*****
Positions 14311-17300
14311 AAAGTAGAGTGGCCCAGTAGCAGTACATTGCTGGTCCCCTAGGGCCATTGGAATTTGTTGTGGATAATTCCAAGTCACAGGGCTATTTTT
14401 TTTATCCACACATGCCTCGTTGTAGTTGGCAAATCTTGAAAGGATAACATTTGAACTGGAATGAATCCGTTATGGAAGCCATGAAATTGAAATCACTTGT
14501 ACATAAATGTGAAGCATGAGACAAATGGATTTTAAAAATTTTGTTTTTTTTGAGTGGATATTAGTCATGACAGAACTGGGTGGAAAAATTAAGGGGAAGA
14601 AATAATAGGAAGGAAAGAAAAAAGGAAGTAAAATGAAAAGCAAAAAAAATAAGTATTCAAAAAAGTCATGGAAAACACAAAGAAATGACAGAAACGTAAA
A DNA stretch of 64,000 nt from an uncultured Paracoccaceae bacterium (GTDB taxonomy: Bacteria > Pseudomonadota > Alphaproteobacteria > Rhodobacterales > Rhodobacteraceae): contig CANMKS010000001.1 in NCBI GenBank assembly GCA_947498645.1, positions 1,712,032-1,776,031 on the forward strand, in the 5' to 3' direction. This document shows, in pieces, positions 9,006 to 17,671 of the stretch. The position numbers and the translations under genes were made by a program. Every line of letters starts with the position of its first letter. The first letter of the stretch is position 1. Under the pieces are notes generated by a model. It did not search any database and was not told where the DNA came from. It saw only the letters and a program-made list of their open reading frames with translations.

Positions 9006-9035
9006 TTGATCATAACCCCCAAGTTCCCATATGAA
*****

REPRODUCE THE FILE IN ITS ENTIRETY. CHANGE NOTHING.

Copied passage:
Positions 14311-17300
14311 AAAGTAGAGTGGCCCAGTAGCAGTACATTGCTGGTCCCCTAGGGCCATTGGAATTTGTTGTGGATAATTCCAAGTCACAGGGCTATTTTT
14401 TTTATCCACACATGCCTCGTTGTAGTTGGCAAATCTTGAAAGGATAACATTTGAACTGGAATGAATCCGTTATGGAAGCCATGAAATTGAAATCACTTGT
14501 ACATAAATGTGAAGCATGAGACAAATGGATTTTAAAAATTTTGTTTTTTTTGAGTGGATATTAGTCATGACAGAACTGGGTGGAAAAATTAAGGGGAAGA
14601 AATAATAGGAAGGAAAGAAAAAAGGAAGTAAAATGAAAAGCAAAAAAAATAAGTATTCAAAAAAGTCATGGAAAACACAAAGAAATGACAGAAACGTAAA
A DNA stretch of 64,000 nt from an uncultured Paracoccaceae bacterium (GTDB taxonomy: Bacteria > Pseudomonadota > Alphaproteobacteria > Rhodobacterales > Rhodobacteraceae): contig CANMKS010000001.1 in NCBI GenBank assembly GCA_947498645.1, positions 1,712,032-1,776,031 on the forward strand, in the 5' to 3' direction. This document shows, in pieces, positions 9,006 to 17,671 of the stretch. The position numbers and the translations under genes were made by a program. Every line of letters starts with the position of its first letter. The first letter of the stretch is position 1. Under the pieces are notes generated by a model. It did not search any database and was not told where the DNA came from. It saw only the letters and a program-made list of their open reading frames with translations.

Positions 9006-9035
9006 TTGATCATAACCCCCAAGTTCCCATATGAA